Matthew Pringle, a sophomore homeland security student and current PLA, disagrees with the faculty’s notion that students took advantage of First Year Seminar in order to attend an easier, high school style course.

“Personally, I have noticed students being very receptive and engaged during class time,” Pringle said. “The students, as far as I can tell, are actively engaged and genuinely interested in the class as a whole. It is absolutely a positive addition to not only the student’s schedule, but also to the campus, he said.

Caitlin Mazzela, a senior elementary education student with a concentration in English, is concerned over future first year students’ potential lack of transitional resources. “I feel future students will not have the exposure to older peer mentors as much as they truly need, and they will not be reminded of what the resources on campus can do for them,” she said.

“Who else is going to teach them how to make a tutoring appointment? Their Composition 101 teacher? This is why I have a current petition [to continue First Year Seminar] floating around campus as much as possible for those who agree,” Mazzela continued.

Kenneth Campbell, Ph.D., a Professor of History, teaches a First Year Seminar course on the Beatles. A strong believer in the importance of First Year Seminar, Campbell stated that these courses helped many students adjust to college life, and positively written feedback from student evaluations confirmed these assumptions to be true.

“I will definitely miss teaching First Year Seminar,” Campbell said. “I am saddened and disappointed in the faculty vote eliminating it as a General Education requirement.

 “I would like to see the courses survive as elective courses for interested students and Faculty Council stated that this was an option, but I honestly do not know if anyone at the University has the will after the vote to do this,” he continued.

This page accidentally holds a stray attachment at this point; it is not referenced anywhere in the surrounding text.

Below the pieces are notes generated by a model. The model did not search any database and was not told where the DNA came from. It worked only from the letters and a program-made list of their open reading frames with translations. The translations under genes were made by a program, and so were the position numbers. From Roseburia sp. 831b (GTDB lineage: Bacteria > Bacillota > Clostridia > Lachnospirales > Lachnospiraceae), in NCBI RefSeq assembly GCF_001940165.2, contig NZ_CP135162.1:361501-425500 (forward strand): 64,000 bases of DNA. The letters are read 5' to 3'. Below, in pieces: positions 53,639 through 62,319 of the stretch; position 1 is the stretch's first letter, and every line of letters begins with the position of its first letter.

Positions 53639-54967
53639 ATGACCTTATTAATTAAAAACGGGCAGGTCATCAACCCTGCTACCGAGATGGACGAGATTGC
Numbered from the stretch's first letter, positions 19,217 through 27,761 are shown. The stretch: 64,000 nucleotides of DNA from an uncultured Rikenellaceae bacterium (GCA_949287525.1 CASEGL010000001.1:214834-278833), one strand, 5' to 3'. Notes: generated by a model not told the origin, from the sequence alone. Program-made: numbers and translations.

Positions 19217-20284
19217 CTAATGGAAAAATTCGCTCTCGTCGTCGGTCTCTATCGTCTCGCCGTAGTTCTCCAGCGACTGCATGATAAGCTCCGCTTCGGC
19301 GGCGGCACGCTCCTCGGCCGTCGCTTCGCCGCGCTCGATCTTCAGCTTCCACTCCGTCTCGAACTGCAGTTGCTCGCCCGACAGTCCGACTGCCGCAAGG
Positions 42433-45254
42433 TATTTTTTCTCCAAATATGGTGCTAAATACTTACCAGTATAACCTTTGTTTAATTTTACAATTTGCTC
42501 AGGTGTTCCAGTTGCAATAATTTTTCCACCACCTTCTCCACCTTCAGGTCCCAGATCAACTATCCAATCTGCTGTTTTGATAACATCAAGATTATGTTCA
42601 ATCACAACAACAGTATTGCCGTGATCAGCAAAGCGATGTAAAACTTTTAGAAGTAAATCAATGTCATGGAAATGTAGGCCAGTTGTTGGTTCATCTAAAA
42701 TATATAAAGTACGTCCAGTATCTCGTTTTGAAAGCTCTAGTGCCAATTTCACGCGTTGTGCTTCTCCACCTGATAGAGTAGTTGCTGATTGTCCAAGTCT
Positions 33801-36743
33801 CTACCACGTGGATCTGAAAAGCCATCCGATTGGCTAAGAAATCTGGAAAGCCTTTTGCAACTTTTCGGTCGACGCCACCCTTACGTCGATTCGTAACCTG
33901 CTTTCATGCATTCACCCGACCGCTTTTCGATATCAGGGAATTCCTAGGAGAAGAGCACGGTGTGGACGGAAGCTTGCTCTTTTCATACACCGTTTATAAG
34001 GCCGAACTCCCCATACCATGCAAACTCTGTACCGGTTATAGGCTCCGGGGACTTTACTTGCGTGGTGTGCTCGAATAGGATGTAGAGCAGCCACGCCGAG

Laura Jannone, an Associate Professor and Coordinator of the School Nurse Program in the School of Nursing & Health Studies, expressed concerns over a future student’s ability to understand certain college-level concepts like proper time management.

“Since I spent time as a school nurse in a high school, I noticed the transition [for a student] from high school to college,” Jannone said.

“Their classes in high school can be 50-90 minute classes depending on their school, and students see their teachers and are told what to do all the time. Now all of a sudden they’re coming to class twice a week. Time management is a major part of the transition and an important skill to learn,” she explained.

There is a strong concern amongst faculty and students alike that future first-year students could feel left out of resources that current undergraduates were fortunate enough to be involved with.

The next phase of new student acclimation is unclear, but Nye has a few ideas.

“We’ll do what we can to shape orientation, knowing that first year seminar doesn’t follow it anymore, and look at other potential first year programs that could supplement or replace,” she said.

“First year student success is a very complicated thing, so if we’re pulling First Year Seminar out, we’ll have to very carefully consider what will go in its place to support our students,” Nye explained.

PHOTO TAKEN by Matthew Cutillo

PHOTO TAKEN by Nicole Riddle